- Holtey A31 Thumb Plane ($4600.00)
I’m sure this is a fabulous plane. But I’m just kidding here. I just thought some of you would like to see how much you could pay if you got carried away.
One of the best places to find and compare these tools is at Lee Valley Tools as well.
- Veritas Flat Spokeshaves ($85)
Nice tool. But pricy unless you plan on using one a lot.
- Veritas Low-Angle Spokeshave ($65)
A sweet spokeshave according to those that have one. If I was to buy one today, this is the one I’d get.
- Contour Planes ($17.50/$15.50)
I haven’t used these. But they look like a decent deal for the occasional user. You’d have to keep them sharp.
- Record Spokeshave ($39)
A barely adequate spokeshave that takes a lot of work to sharpen and set up so that it can be used. Not recommended
- Stanley Spokeshave ($30)
- Mastercraft or Footprint or other brand Spokeshave ($cheap)
- Veritas Carver’s Drawknife ($60)
Most drawknives are too large for comfortable use on paddles. This one is a good size. But pricy unless you plan on using one a lot. I have this one and use it a lot.
- The All-Purpose Pushknife ($21.50)
I’ve looked at this one and it looks like a reasonable tool. It can be used as a drawknife and is a decent price.
- Sloyd Knife ($12-$13.50)
Sloyd is the Swedish word for craft. These are good, inexpensive knives that hold an edge. To quote Greg Stamer: “Builders Svend Ulstrup, Mark Rogers and Bob Boucher use them extensively for SOF kayak building.” Choose the one where the blade length is compatible with the size of your hand and your strength.
- Crooked Knife
Traditional canoe maker’s carving knife. If you know where to get a good one at a decent price, buy one. Check Lee Valley’s stock ; they usually have a carving knive with a crooked knife blade. Note that a crooked knife is sold as left-handed or right handed.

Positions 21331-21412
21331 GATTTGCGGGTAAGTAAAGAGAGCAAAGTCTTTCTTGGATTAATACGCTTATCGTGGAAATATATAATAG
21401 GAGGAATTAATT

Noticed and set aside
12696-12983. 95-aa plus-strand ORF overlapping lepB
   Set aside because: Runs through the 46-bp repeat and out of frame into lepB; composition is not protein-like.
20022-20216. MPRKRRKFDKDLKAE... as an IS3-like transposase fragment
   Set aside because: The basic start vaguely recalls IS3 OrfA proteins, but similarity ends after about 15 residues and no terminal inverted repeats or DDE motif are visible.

There are other knives you can use for carving ; even a good X-acto knife can be used. However, really good knives specific to carving are expensive and the preferences are personal. For your first paddle, a smaller knife will be used mostly around the shoulder of the paddle.
Almost anything will do for now ; even a sharp Swiss Army Knife. Only the long cuts on the loom need something more robust like a drawknife or spokeshave. On a budget, the Pushknife above may be a good choice. Both a pushknife and a contour plane would be redundant for a beginner.
One of the best places to find and compare these tools is at Lee Valley Tools as well. You can get the sandpaper at any good hardware store.
- Microplane Shaping Rasps ($10-$15)
Microplane Handled Rasps ($16)
These are excellent shaping tools. They can be used to shape the loom. The round ones are good for shaping the inside of the loom shoulder and the flat one for the loom itself. They are definitely optional, as you can do the same with other tools.
Also consider: Stainless-Steel Rasp and Zester Holder ($20)
I know the latter may sound crazy. But everyone I know who’s seen one of these in the kitchen has gone out and bought one. You could use it for your paddle and then clean it for use in the kitchen.
- Stanley Shurform rasp.
These tools are similar to the Microplanes; but make a much rougher cut. I did have an older model that was quite nice. But they no longer make that model and the blades for it are history. They are not much cheaper than the Microplanes, so I’d not recommend them ; get the Microplane instead.
- Nicholson (or similar) rasp
These look like files with rough cutting surfaces. I wouldn’t bother.
You will need at least two, better three, 8.5 x 11 inch sheets. One at 120 grit will take down the high points and remove a lot of wood quickly to fine tune the shape. Another at about 240 grit will smooth out the wood well and one at 360-400 grit will make the finish very smooth. Make sure that the sandpaper iswet-dry, as you will use these to wet sand the wood for a fine finish. If it is not waterproof paper, it will disintegrate when wet.
With cedar, finishing is optional. Cedar will stand up well to water. However, I prefer to finish the paddle with tung oil.
There are many finishes that can be used
Hard finishes like varnish or epoxy, are not great. They don’t give a nice finish for grip. Some folks use techniques to give a less glossy finish so that the surface isn’t slippery, however, I don’t think it’s worth the trouble. As well, if the hard finish is damaged, it traps water beneath it and that will result in spots on the paddle.